Establishing the Correct Hiring Team for Your Hotel
By Zoe Connolly Co-Founder & Managing Director, Hospitality Spotlight | September 01, 2019
When it's time to hire, it's time to hire. That is to say, regardless of whether an organization is growing due to scaling up operations, or backfilling a critical role (ideally where the predecessor has earned a promotion), once a company has engaged in an active search. It's possible to be overwhelmed by the sense of urgency that comes with being short-staffed.
However, as they say in old proverbs you've inevitably heard, an ounce of prevention is worth a pound of cure. In staffing, this means ensuring that each and every crucial step of strategically planning the job description, interview process and interviewers that will be utilized to properly vet, and ultimately select the right person for the job.
We've touched on writing proper job descriptions on these pages before. The most important tip is to ensure that the role being described is the role being offered. Obviously, there is a tremendous difference between, for instance, an events marketer at a hospitality-tech startup, and an events planner at a property where weddings are commonplace. However, while this not-so-subtle nuance can be lost on candidates who are in full-on spray-and-pray mode, quality candidates will usually take the time to see where their skills are the right fit.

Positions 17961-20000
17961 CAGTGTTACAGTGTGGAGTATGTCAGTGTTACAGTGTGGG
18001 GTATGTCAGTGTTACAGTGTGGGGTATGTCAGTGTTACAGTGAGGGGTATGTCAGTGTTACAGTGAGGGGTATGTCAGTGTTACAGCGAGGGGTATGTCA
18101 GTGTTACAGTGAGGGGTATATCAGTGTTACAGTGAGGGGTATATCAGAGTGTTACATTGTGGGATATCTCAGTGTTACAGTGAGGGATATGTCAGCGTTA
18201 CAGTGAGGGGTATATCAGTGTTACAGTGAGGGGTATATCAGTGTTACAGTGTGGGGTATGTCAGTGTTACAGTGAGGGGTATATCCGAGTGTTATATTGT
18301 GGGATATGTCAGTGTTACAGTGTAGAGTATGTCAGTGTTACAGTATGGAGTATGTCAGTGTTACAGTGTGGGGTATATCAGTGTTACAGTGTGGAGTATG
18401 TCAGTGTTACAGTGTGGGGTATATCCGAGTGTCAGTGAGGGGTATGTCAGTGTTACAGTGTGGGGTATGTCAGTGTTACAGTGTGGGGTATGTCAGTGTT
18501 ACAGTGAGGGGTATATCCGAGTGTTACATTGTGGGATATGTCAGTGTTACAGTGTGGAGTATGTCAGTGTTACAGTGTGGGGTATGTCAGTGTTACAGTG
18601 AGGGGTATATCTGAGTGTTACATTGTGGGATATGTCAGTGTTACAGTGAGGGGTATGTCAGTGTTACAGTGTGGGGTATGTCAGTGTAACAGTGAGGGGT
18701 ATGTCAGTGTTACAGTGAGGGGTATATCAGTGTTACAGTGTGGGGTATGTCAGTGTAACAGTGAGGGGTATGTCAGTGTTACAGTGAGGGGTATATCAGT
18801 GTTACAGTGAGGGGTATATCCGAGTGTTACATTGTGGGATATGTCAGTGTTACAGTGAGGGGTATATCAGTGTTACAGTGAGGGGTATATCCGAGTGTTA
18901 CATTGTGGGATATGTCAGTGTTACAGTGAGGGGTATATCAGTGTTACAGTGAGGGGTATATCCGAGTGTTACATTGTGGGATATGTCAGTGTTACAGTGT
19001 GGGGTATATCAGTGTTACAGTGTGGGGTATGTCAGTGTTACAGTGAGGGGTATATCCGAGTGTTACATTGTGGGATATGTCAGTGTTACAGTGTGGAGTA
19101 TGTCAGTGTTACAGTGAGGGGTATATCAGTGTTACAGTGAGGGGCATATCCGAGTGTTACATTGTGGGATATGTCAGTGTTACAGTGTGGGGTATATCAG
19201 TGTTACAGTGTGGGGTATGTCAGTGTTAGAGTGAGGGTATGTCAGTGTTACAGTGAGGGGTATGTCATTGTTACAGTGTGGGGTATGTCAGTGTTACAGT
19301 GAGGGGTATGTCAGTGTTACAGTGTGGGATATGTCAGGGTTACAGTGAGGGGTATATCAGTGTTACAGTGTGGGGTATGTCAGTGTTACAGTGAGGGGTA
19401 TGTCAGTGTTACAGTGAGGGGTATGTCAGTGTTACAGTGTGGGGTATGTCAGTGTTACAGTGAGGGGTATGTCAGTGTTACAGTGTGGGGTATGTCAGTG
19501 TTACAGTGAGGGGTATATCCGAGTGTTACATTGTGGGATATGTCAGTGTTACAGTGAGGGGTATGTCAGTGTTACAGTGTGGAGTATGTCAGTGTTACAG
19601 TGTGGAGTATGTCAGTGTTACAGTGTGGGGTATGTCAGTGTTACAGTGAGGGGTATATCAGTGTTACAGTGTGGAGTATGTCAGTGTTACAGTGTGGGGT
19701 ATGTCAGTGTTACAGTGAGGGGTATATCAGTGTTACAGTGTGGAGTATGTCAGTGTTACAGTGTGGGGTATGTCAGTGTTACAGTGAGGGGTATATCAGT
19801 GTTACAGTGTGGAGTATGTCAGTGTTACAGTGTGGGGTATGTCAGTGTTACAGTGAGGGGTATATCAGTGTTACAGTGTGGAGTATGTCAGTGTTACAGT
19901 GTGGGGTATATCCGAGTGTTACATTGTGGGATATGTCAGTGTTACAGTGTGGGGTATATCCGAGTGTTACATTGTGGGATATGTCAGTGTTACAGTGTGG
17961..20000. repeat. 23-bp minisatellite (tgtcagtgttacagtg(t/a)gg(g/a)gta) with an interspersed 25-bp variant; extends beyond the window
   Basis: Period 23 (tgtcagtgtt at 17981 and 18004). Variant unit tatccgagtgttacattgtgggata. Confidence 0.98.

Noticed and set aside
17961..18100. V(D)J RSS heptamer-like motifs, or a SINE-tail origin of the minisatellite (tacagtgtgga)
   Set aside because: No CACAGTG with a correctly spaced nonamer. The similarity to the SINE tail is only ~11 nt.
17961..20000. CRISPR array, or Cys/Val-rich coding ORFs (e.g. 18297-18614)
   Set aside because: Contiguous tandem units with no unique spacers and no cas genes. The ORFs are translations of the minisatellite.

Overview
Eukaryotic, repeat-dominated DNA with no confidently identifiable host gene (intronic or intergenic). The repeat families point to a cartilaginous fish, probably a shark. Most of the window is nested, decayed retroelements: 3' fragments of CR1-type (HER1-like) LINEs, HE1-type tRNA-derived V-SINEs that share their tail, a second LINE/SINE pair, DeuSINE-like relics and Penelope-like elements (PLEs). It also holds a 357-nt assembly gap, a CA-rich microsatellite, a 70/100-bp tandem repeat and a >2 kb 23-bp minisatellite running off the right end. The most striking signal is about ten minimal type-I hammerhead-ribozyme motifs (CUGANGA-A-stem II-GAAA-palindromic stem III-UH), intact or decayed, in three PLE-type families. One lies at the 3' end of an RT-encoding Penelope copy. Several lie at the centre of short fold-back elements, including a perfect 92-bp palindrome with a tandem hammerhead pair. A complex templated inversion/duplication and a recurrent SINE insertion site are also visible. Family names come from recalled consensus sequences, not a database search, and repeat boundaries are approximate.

Another critical component to JDs is connecting with the team a candidate will be joining to ensure that changes haven't been made in "real life." There's oftentimes fluidity in what a role used to be, and what it's become. If we assume quality candidates take the time to apply for jobs that match their skills, then it makes sense that hiring managers and HR teams must take the time to ensure job descriptions that truly detail the role.
Once the job description is accurate and up to date it's time to identify the gatekeepers. In other words, decide who will be interviewing candidates. When deciding who you want to include in the interview process, keep in mind that these individuals will leave a lasting impression of the company on the candidate. They need to provide a view into the company and therefore some sort of value to the candidates. They also need to provide a glimpse into the role.